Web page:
War Internment Camps: Racial Lessons From Our Past
There’s a saying, “Those that ignore history are condemned to repeat it.” Much of our American history is filled with noble words and deeds. America has been an inspiration of freedom and justice around the world since it’s inception. Yet we are not without faults and misdeeds. In 1857, in a 7-2 vote, the Supreme Court of the United States ruled that human beings were property in the Dred Scott decision.
Executive Order 9066
In today’s ‘enlightened’ society such a ruling as Dred Scott would be unthinkable. Yet, during World War II the Supreme Court once again put the civil rights of American Citizens on hold.
On February 19, 1942 President Franklin D. Roosevelt issued Executive Order 9066 that allowed local military commanders to designate “military areas” as “exclusion zones.” The order declared that all people of Japanese ancestry were “excluded” from the Pacific coast including all of California, much of Oregon, Washington and Arizona and were ordered to report to internment camps.
War Relocation Camps
Over 110,000 people of Japanese heritage, sixty-two percent being American citizens, were ordered to report to internment camps. In Hawaii only 1,200 to 1,800 of the island population were interned even though Japanese citizens comprised almost one third of the total population of those islands.
The United States Census Bureau assisted the internment efforts by providing confidential neighborhood information on Japanese Americans. The Bureau’s role was denied for decades, but was finally proven in 2007.
Korematsu v. United States
Fred T. Korematsu, a natural born US citizen whose parents were born in Japan, brought a discrimination suit against the US government. In 1942 he refused to report for relocation, was arrested by the FBI and convicted in Federal Court.
In a sharply divided 6-3 decision the Supreme Court upheld the lower court decision that Japanese Americans could be interned on December 18, 1944.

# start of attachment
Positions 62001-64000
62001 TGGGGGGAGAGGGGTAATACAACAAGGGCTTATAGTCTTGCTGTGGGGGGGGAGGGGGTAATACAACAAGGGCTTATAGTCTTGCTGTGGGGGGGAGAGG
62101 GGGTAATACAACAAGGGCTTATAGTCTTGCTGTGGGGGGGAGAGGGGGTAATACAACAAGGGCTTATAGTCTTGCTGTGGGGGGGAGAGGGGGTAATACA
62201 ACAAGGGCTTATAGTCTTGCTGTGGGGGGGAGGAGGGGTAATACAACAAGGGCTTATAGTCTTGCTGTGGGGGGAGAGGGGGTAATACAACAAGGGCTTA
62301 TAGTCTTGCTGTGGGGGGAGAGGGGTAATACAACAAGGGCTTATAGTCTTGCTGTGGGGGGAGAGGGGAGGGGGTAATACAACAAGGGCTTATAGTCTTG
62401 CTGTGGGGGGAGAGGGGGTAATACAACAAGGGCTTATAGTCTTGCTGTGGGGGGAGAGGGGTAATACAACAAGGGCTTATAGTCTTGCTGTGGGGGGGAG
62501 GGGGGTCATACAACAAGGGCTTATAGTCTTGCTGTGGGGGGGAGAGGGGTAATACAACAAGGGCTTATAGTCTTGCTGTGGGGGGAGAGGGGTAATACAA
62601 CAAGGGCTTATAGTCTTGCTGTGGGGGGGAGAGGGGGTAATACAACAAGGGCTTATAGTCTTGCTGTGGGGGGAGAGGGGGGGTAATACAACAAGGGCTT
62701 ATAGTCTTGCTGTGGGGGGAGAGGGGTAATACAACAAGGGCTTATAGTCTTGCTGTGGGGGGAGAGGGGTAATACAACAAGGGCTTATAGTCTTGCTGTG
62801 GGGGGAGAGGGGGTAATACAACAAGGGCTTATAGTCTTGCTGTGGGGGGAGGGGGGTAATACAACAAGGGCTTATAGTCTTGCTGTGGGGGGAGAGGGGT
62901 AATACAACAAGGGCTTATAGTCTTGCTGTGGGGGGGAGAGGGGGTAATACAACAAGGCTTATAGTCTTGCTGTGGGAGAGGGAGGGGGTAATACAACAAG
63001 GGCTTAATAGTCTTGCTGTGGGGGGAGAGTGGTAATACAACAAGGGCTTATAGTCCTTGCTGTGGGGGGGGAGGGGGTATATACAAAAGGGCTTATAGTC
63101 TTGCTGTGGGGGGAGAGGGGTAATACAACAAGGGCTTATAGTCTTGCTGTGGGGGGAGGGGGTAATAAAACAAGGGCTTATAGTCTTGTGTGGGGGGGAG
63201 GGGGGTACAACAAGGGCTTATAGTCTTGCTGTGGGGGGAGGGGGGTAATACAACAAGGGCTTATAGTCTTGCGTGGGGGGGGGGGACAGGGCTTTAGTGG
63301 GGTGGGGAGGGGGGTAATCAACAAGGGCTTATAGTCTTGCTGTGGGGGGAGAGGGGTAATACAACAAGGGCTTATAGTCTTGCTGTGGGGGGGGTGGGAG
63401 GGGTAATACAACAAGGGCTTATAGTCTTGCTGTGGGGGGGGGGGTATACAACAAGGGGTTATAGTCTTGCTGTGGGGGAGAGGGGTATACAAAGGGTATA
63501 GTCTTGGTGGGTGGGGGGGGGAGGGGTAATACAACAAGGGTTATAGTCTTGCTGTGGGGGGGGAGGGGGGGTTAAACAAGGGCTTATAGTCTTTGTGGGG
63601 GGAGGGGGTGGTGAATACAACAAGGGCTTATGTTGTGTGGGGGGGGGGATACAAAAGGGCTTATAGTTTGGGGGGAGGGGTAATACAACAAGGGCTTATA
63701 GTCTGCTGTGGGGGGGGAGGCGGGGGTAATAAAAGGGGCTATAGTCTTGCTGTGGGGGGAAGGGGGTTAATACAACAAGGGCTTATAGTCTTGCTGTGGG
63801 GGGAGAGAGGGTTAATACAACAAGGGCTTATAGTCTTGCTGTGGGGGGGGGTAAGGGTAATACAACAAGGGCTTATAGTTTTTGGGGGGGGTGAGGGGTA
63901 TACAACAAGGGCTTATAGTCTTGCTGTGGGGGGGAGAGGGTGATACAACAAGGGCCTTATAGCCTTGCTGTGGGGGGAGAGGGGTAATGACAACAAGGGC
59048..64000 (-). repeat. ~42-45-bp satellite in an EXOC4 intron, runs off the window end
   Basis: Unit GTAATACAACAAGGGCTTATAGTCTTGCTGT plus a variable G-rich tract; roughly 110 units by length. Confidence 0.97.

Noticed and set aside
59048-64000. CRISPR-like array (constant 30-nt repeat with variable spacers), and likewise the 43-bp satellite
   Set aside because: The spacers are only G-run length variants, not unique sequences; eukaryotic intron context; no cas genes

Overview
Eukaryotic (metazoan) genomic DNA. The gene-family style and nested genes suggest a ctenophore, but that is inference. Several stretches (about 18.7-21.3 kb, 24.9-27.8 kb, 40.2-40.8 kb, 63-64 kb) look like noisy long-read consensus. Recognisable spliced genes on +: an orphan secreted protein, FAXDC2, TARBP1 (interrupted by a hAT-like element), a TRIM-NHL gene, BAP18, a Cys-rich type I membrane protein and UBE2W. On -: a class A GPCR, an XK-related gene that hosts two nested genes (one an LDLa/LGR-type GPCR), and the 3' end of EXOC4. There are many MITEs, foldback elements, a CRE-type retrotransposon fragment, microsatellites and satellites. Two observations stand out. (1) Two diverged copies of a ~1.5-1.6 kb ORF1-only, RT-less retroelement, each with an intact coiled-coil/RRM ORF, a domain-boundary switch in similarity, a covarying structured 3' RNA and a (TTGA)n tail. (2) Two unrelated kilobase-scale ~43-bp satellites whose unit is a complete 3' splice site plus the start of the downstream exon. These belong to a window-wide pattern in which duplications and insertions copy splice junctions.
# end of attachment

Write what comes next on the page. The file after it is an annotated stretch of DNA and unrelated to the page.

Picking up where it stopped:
Carter and Reagan
In 1980, President Jimmy Carter appointed the Commission on Wartime Relocation and Internment of Civilians (CWRIC) to investigate the events during that time. The report showed there was little evidence of disloyalty by Japanese citizens that the government actions had been based on “race prejudice, war hysteria, and a failure of political leadership.”
The report also recommended a payment of $20,000 to each survivor that had been interned. More than $1.6 billion dollars in reparations was paid to interned Japanese Americans and their heirs.
In 1988, Congress passed and President Ronald Reagan signed legislation that officially apologized on behalf of the US government for the internment of US citizens.
Some Final Thoughts
There are historical events that make us feel proud while others make us feel ashamed of our actions. Civil rights have always been a tough sell because of the various emotions tied to it. Advances have been made through several civil rights act and attitudes are slowly changing. If history teaches us anything it’s to look ourselves in the mirror, admit our faults and mistakes and vow to do better in the future. We can’t ignore the past but we must never repeat it either.